With inflation at a high, the cost of capital has now caused the deferral of many projects, or to make the cost of any investment more palatable, the restructuring of them. In addition, many senior leaders, having navigated COVID and the associated supply chain disruptions, have already invested in additional storage and now find interest rates sky rocketing.

In this environment many business owners (and baby boomers especially) are choosing to retire or find themselves needing to sell due to cash constraints, the interest rates, and difficult trading conditions. This, of course presents opportunities for growth-minded companies to acquire businesses and associated capital.

The challenge is how to do this well. It is one thing to write a cheque, it is another to acquire and integrate a high performing asset quickly to realise the merger benefits.

Unfortunately, I have seen many businesses do the former and struggle for years to achieve the benefit, if ever. In fact, only 6% of capital projects deliver target objectives in the first two months.

But the prospect of merging can be enticing; an established footprint, brand, proven capability, established supply lines, existing capital, complimentary capability and so on.

So, why do so few do this well? In my experience, it is a function of a number of things:

  • The leaders of the purchasing business overestimate their understanding of the new business, and do not engage or retain adequate support.
  • They do not create an integration team to manage all the aspects of the integration, and as they are inexperienced in mergers and integrations (it is not their core business) they do not know the pitfalls, heading blindly forward without a sherpa.
  • If they do create a team, the brief is narrow, failing to consider all the elements of strategy, people, process and technology which would ensure a multi-dimensional integration. The result ensures the pain points keep coming up over time.
  • Even when all the elements are considered, there is little thought given to the additional resource required, and so timelines become unachievable with existing burn-out of key people.
  • There is no clear vision, measurable objectives, timeline, or ‘tone’ for the integration, viz. merging two companies (or more) is ultimately about people and culture and how it is done is often more important that what is done.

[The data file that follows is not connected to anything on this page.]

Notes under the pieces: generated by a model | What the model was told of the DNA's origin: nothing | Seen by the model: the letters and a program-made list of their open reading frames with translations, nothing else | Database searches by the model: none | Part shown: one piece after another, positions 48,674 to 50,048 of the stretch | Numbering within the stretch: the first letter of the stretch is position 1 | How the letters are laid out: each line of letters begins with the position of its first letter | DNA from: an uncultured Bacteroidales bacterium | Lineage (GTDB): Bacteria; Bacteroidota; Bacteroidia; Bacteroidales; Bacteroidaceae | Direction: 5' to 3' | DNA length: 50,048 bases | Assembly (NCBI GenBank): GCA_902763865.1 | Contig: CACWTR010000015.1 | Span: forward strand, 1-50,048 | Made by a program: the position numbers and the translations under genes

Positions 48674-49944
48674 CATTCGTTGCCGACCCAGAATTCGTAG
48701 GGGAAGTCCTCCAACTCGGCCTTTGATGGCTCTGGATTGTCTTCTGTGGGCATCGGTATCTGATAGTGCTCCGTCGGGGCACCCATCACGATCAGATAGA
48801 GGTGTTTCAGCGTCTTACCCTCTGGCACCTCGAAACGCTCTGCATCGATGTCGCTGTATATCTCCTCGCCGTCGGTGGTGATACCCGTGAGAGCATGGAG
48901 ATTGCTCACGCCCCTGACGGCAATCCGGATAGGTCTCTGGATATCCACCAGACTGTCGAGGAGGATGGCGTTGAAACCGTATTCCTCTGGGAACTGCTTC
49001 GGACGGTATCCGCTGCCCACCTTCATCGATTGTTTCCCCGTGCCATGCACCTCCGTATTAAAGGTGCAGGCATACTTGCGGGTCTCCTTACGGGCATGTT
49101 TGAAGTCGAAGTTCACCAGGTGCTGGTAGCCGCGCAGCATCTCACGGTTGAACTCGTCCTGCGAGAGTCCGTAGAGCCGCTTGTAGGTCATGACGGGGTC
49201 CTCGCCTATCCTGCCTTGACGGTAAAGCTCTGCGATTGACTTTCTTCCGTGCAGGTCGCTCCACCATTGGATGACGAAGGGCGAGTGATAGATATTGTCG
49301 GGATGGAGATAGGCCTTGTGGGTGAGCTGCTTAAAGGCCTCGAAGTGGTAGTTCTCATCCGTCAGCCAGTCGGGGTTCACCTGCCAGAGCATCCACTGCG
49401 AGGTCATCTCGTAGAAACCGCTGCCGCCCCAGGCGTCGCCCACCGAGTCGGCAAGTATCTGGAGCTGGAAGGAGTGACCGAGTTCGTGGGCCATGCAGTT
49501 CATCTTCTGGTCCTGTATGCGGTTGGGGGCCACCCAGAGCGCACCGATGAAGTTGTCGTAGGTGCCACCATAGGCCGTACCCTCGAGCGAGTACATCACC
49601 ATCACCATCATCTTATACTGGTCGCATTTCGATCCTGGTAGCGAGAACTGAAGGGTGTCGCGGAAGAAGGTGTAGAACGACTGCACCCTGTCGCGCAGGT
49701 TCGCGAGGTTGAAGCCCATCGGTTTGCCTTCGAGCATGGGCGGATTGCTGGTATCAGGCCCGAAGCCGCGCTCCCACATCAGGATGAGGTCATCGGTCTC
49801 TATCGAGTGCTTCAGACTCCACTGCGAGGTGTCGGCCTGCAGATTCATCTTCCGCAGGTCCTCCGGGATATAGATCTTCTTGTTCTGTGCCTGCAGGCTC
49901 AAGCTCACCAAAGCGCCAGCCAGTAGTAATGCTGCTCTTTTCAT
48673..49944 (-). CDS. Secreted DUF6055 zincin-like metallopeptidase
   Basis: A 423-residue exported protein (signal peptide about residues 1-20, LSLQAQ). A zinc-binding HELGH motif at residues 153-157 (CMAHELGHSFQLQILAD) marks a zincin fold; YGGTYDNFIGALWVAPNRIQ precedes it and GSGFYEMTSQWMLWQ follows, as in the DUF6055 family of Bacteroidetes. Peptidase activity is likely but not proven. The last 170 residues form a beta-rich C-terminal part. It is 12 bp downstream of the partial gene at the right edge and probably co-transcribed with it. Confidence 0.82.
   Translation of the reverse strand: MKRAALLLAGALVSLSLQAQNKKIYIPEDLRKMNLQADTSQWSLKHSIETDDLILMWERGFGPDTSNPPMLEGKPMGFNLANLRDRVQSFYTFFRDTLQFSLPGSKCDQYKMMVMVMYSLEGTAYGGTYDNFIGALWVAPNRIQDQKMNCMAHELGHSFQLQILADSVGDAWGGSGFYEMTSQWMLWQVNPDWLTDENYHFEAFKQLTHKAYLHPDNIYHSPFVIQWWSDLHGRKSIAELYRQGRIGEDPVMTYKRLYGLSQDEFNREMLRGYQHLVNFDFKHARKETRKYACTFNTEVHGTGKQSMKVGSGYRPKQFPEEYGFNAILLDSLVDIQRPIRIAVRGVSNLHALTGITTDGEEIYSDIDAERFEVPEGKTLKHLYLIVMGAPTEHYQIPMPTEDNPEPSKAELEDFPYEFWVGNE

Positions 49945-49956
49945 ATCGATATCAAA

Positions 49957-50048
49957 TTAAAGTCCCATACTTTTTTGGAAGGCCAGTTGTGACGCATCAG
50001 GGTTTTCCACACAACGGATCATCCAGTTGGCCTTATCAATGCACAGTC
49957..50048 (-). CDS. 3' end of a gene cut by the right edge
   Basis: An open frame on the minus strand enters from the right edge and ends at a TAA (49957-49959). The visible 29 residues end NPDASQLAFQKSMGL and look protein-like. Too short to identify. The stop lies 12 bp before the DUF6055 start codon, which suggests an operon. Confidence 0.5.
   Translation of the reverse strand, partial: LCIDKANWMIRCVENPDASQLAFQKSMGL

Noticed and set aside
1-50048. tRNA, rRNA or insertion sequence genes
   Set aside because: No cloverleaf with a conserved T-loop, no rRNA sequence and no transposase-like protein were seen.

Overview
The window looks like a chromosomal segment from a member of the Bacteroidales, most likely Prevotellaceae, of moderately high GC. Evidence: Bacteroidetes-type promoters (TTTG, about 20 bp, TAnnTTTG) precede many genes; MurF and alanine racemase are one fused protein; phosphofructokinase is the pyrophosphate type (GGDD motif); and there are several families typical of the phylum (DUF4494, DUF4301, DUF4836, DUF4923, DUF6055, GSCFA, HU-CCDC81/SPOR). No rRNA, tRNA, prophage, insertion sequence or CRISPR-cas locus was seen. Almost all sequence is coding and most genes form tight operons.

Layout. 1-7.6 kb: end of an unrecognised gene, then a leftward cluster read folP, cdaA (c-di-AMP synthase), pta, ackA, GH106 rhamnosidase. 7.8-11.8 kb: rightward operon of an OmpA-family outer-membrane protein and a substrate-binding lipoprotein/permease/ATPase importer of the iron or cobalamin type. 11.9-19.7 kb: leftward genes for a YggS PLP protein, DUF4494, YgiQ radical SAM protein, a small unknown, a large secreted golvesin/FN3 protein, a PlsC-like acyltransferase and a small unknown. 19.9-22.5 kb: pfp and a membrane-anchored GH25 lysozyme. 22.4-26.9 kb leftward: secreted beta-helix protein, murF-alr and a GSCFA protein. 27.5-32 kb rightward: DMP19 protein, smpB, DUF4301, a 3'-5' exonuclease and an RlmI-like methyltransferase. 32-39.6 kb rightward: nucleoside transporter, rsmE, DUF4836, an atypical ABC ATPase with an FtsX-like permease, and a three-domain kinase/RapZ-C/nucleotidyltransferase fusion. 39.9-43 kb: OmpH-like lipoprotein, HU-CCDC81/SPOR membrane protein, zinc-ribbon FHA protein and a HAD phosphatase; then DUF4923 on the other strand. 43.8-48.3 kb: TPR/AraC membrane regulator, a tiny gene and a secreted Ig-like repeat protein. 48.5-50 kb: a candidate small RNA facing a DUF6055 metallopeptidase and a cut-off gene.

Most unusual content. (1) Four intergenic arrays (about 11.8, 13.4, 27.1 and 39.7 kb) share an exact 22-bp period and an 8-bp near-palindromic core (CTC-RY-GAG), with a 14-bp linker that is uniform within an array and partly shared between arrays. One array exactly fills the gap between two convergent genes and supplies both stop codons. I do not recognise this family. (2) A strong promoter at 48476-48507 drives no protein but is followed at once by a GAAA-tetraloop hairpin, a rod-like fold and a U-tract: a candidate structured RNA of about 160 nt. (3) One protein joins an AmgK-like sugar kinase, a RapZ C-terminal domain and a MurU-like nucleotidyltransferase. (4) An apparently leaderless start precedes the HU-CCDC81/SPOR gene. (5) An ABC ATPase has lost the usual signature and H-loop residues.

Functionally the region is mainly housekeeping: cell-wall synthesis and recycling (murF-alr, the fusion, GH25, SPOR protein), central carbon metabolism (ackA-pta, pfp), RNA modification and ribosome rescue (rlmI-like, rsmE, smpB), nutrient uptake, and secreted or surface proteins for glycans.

• There is no change management, and so the process of addressing issues as they arise is reactive and sub optimal. Ultimately good people are lost and the process is extended.
  • Any initial due diligence is financially focused, and typically does not adequately cover the operational complexities of the existing businesses.

There are many more…

World class mergers are designed to achieve a vertical start-up. They identify, the true process potential of both organisations and consider a number of elements:

  • What is the true capacity of both organisations without further capital spend to avoid overspending or unnecessary spending?
  • What further capacity could be realised with what spend?
  • What are the process bottlenecks?
  • What are the network and supply chain opportunities? Can these be simplified to avoid future costs, optimise existing facilities, reduce logistics costs, in terms of last mile, inventory holding, and realising procurement opportunities?
  • What is the critical internal knowledge and how is this captured?
  • How to plan, manage and optimise the two entities?
  • What is the structure and how can this be moved from the current to the future structures?
  • Who are the steering team and guiding coalition to the new state?
  • How will new people be trained into the merged entity when organisational knowledge is a critical intangible asset and typically missed as a vital element?
  • How do we onboard, engage, motivate and inspire the acquired entity?

I have seen this done well in a range of businesses, especially in Japan and the USA utilising best practice models and a defined 100-day plan/vertical start-up approach. There are also some great examples, although fewer, in NZ.

The keys to success are:

  • Engage a dedicated project manager who has been there before (you don’t want someone who didn’t make it to the top)
  • Engage subject matter experts to provide;

-operational expertise

-supply chain capability

-change and transformation management

-knowledge management deploy

-and other specialist skills as needed

  • Engage experts early to ensure there is enough time to implement the key opportunities. Yes, it will cost more up front, but all studies show it is significantly cheaper in the long run.
  • Allocate your internal resources from both organisations to the project for a fixed timeframe and back-fill.
  • Set challenging, but achievable and measurable goals, and create a war room with regular updates (a week is a long time during that first three months)

Over the last thirty years I have seen a number of acquisitions and subsequent ‘vertical start-ups.’ The worst are what I would call ‘horizontal start-ups’ failing withing the first couple of years, with business value destroyed. The best achieved the business objectives within a month or two and are now industry leaders.

Unfortunately, the best practice approach to mergers is also the most expensive up front, and in difficult business climates, hardest to justify versus traditional cost avoidance/reduction and corner cutting. The good news, however, is the cost of doing this well can be capitalised in many cases overcoming some of the hurdles.

It is time most business wanting growth and considering a merger takes the road less travelled…the road to world class.

Ian Walsh

Partner, New Zealand

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